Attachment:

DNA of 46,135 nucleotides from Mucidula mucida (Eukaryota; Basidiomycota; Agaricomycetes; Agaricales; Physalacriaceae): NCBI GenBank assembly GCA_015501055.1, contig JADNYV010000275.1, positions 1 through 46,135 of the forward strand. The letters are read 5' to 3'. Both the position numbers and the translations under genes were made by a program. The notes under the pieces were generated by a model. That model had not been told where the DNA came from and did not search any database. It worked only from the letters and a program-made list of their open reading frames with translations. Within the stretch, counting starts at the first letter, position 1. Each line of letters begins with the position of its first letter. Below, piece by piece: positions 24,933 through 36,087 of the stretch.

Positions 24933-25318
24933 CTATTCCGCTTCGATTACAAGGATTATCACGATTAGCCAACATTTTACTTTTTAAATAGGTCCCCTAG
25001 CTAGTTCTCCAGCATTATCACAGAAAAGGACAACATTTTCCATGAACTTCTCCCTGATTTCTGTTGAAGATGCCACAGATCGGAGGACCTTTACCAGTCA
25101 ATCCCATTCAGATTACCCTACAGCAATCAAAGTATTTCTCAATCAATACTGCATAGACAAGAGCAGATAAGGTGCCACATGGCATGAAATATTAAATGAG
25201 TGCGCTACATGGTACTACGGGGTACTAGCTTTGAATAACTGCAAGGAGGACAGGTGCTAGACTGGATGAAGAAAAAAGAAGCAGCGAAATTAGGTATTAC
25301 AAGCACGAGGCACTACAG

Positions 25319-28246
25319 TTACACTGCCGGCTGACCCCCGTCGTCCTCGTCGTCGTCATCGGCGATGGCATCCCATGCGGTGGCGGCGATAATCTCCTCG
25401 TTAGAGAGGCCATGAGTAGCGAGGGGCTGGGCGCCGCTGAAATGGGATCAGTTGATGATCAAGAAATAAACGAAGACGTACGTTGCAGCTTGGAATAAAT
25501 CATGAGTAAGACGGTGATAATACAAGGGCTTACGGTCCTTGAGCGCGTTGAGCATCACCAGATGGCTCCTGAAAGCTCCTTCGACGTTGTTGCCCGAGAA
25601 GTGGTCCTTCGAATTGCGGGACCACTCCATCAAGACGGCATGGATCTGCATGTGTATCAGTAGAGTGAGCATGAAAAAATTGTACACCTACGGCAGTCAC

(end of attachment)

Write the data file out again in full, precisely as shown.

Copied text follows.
DNA of 46,135 nucleotides from Mucidula mucida (Eukaryota; Basidiomycota; Agaricomycetes; Agaricales; Physalacriaceae): NCBI GenBank assembly GCA_015501055.1, contig JADNYV010000275.1, positions 1 through 46,135 of the forward strand. The letters are read 5' to 3'. Both the position numbers and the translations under genes were made by a program. The notes under the pieces were generated by a model. That model had not been told where the DNA came from and did not search any database. It worked only from the letters and a program-made list of their open reading frames with translations. Within the stretch, counting starts at the first letter, position 1. Each line of letters begins with the position of its first letter. Below, piece by piece: positions 24,933 through 36,087 of the stretch.

Positions 24933-25318
24933 CTATTCCGCTTCGATTACAAGGATTATCACGATTAGCCAACATTTTACTTTTTAAATAGGTCCCCTAG
25001 CTAGTTCTCCAGCATTATCACAGAAAAGGACAACATTTTCCATGAACTTCTCCCTGATTTCTGTTGAAGATGCCACAGATCGGAGGACCTTTACCAGTCA
25101 ATCCCATTCAGATTACCCTACAGCAATCAAAGTATTTCTCAATCAATACTGCATAGACAAGAGCAGATAAGGTGCCACATGGCATGAAATATTAAATGAG
25201 TGCGCTACATGGTACTACGGGGTACTAGCTTTGAATAACTGCAAGGAGGACAGGTGCTAGACTGGATGAAGAAAAAAGAAGCAGCGAAATTAGGTATTAC
25301 AAGCACGAGGCACTACAG

Positions 25319-28246
25319 TTACACTGCCGGCTGACCCCCGTCGTCCTCGTCGTCGTCATCGGCGATGGCATCCCATGCGGTGGCGGCGATAATCTCCTCG
25401 TTAGAGAGGCCATGAGTAGCGAGGGGCTGGGCGCCGCTGAAATGGGATCAGTTGATGATCAAGAAATAAACGAAGACGTACGTTGCAGCTTGGAATAAAT
25501 CATGAGTAAGACGGTGATAATACAAGGGCTTACGGTCCTTGAGCGCGTTGAGCATCACCAGATGGCTCCTGAAAGCTCCTTCGACGTTGTTGCCCGAGAA
25601 GTGGTCCTTCGAATTGCGGGACCACTCCATCAAGACGGCATGGATCTGCATGTGTATCAGTAGAGTGAGCATGAAAAAATTGTACACCTACGGCAGTCAC